A cross-sectional descriptive study was carried among all the teaching faculties of private dental colleges in Chennai. Based on the stratified random sampling, four private colleges were considered and all the teaching faculty who met the inclusion criteria and given informed consent were considered for the study. Based on the previous study, with level of significance at 95%, power at 80% and effect size as 0.2 a total of 150 dental teaching faculty were included in the study. A self-administered questionnaire was used as the instrument for data collection. Before performing the actual study, pilot testing of the questionnaire was performed in a different institution to identify any potential discrepancies or ambiguities in the instrument. The questionnaire was validated by five experts in the field of dentistry, and subsequently, changes in the wording of some items were made to improve the structure and clarity of the questionnaire. Items in the questionnaire pertained to the demographic details such as age, sex, and years of experience and also knowledge, attitudes, and practices of health-care professionals with regard to dental lasers were recorded. Questionnaires were excluded from analysis if data were missing or responses were incomplete. The questionnaire-based survey was exempted from approval by the institutional ethics committee (MAHER). Informed consent was obtained from all the subjects. We did not record any personal identifiers or other confidential information. The questionnaires were given a unique code, and great care was taken during the distribution phase to ensure that duplication did not occur. The self-administered nature of the questionnaire ensured privacy and provided study subjects an opportunity to record their responses in a nonjudgmental manner. Data entry and statistical analysis were performed using Statistical Package for the Social Sciences (SPSS) 20 frequencies, and percentages were computed for categorical variables and mean and standard deviation were calculated for quantitative variables. Chi-square test was used to compare the level of education and knowledge and attitude among the teaching faculty of private dental colleges with Bonferroni posttest correction applied to reduce the instance of false positive. P < 0.05 was considered statistically significant for all comparisons.

Inclusion criteria

  • All the dental teaching faculties who were willing to participate were included in the study, a pilot study was conducted among 15 participants, and the results of the pilot study were removed from the main study. Initially, 18 questions were formulated, and based on the results of the pilot study, three questions were removed due to the difficulty in answering the questions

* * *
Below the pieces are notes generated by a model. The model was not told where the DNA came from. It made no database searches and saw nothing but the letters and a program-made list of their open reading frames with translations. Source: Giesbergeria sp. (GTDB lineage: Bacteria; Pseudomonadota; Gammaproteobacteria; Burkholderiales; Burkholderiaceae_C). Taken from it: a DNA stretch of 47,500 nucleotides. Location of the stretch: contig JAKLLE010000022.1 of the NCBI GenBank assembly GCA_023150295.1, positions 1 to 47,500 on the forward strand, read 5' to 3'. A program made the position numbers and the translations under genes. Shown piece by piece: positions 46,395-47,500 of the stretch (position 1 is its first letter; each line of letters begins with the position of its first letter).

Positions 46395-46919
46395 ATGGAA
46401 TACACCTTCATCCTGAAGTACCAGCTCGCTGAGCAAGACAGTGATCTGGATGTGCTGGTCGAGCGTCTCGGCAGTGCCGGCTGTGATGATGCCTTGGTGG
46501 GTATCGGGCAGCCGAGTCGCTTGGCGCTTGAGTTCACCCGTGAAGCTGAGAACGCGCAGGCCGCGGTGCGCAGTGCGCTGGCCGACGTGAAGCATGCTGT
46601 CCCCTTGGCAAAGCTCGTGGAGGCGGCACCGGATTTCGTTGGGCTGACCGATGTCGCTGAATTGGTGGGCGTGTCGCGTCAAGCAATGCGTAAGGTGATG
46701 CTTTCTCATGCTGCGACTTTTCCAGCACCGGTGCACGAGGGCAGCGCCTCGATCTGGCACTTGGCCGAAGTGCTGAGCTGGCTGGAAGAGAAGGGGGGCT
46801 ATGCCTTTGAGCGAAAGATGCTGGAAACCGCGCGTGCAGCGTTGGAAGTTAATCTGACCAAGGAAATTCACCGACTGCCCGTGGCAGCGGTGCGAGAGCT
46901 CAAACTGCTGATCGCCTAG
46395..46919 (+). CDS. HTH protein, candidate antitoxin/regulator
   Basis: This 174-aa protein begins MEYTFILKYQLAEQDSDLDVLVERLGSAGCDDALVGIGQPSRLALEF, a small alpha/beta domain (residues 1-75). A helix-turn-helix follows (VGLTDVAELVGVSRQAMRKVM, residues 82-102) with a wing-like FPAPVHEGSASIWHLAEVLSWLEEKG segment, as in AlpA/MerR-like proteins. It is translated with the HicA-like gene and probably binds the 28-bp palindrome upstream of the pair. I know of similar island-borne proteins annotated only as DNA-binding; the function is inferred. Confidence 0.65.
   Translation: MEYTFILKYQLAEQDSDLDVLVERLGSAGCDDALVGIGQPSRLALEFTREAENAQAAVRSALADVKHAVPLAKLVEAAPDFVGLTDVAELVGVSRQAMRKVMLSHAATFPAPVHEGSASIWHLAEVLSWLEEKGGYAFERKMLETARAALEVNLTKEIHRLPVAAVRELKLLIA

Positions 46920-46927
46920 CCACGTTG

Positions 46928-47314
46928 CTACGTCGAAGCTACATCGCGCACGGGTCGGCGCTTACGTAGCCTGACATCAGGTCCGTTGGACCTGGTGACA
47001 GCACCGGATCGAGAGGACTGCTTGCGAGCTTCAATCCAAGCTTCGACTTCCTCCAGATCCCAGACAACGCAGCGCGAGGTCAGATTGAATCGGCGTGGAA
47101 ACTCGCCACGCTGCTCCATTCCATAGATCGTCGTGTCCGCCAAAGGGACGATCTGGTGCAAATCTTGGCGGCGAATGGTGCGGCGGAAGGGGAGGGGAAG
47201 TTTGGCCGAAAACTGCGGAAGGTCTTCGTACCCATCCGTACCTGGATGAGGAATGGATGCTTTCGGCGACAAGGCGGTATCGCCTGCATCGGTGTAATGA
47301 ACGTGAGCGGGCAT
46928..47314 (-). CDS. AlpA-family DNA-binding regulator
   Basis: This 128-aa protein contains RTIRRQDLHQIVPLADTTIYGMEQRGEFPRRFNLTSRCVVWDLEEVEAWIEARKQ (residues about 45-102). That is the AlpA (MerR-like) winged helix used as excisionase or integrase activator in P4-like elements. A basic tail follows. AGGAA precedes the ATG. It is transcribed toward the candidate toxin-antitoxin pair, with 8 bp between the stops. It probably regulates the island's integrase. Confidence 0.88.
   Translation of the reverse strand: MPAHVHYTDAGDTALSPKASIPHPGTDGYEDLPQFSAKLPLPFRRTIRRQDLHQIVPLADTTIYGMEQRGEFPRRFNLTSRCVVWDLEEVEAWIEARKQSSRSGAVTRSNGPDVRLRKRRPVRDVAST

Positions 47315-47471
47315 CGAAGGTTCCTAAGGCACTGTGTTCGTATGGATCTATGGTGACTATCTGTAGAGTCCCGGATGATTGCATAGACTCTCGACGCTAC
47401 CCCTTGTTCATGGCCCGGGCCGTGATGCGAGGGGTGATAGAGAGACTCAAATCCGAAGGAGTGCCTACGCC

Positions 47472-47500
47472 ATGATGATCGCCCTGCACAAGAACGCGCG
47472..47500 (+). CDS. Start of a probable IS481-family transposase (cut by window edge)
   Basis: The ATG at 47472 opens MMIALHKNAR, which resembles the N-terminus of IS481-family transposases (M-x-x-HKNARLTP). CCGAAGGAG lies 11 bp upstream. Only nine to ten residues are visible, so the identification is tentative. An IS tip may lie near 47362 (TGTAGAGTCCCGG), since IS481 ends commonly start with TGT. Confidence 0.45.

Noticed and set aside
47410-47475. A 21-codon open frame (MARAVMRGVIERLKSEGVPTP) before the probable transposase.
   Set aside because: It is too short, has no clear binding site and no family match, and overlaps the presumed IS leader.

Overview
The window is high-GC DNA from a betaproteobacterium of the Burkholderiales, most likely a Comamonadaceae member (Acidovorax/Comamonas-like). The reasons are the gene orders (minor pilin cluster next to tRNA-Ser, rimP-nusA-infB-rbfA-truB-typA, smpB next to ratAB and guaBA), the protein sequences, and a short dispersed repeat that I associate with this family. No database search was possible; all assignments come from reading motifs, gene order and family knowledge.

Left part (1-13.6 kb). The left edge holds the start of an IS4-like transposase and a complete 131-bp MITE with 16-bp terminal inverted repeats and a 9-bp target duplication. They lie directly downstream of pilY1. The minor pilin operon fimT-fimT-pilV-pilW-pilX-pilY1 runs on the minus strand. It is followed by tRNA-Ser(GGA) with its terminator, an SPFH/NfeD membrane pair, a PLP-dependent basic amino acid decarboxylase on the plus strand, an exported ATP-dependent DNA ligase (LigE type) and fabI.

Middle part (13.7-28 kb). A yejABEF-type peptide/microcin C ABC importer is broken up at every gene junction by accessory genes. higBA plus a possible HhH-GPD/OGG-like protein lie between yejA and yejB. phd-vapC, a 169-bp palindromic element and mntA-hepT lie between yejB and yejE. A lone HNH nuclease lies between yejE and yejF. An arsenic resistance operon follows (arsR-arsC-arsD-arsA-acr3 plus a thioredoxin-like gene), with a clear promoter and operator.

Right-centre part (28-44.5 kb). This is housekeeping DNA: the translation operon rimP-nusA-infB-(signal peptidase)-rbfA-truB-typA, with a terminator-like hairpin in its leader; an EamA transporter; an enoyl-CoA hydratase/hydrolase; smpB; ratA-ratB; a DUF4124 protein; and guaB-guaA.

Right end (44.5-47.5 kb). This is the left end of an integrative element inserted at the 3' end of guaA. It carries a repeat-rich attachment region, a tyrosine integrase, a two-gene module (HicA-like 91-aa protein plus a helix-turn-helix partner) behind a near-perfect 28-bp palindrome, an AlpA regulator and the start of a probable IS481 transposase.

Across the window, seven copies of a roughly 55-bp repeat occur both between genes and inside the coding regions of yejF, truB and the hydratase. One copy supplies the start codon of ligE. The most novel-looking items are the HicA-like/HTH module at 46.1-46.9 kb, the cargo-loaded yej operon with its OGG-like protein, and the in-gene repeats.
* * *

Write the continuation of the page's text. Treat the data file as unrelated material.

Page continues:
• After extensive literature review of the dental laser types and common applications of laser in different dental specialties, twenty questions were self-administered and reviewed for content, clarity, bias, and the question adequacy to the study objective by a senior faculty
  • The entered data were analyzed using SPSS 20 software (Chicago), and Chi-square test was used to analyze the data.



  Results Top


Out of 150 teaching faculty, only 10 (6.6%) faculties had <10 years of experience and 60 (40%) of them had 1–5 years of experience, 61 (40.6%) of them had 5–10 years of experience, and 19 (12.2%) of them had more than 10 years of experience. The composition of study sample involves 78 (52%) females and 72 (48%) males, which is shown in [Figure 1].
Figure 1: Composition of study sample based on gender in percentage

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Most of them (147) heard about laser treatment in dentistry, and many of them (141) wish to learn more about laser usage in dentistry and also see laser being used in dentistry (130).

Out of 150 dental teaching faculties, 140 (93.3%) of them had mentioned the correct expansion for laser which is light amplification by stimulated emission of radiation. This shows the awareness of the study subjects toward lasers. Fifty-six (37.3) of them felt that they do not have sufficient knowledge toward dental lasers. One hundred and twenty-six (84%) of them felt that lasers should be the part of undergraduate curriculum which is shown in [Figure 2].
Figure 2: Response to various questions

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With regard to the usage of lasers in the field of dentistry, 137 faculties felt that lasers are most commonly used in endodontic and operative dentistry followed by oral surgery with least usage in oral medicine. None of them had mentioned about the laser usage in the field of oral pathology and public health dentistry which is not statistically significant and shown in [Figure 3].
Figure 3: Usage of lasers in the field of dentistry

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Regarding the uses of low-level lasers, 96% of the dental faculties felt that laser was used in fields of dentistry for reducing pain, 74% of them felt that it reduces edema and accelerates wound healing, and 68% of them felt that lasers will reduce herpes simplex blisters and 33% of them felt that it reduces sinusitis.

With regard to the sufficient method to gain knowledge about lasers among 150 dental faculties, 56 of them felt that hands on course in CDE program, 49 of them felt that course modulus for few months, 32 dental faculty felt through postgraduate studies and 13 by CDE program which is depicted in [Figure 4].
Figure 4: Efficient method to gain knowledge about lasers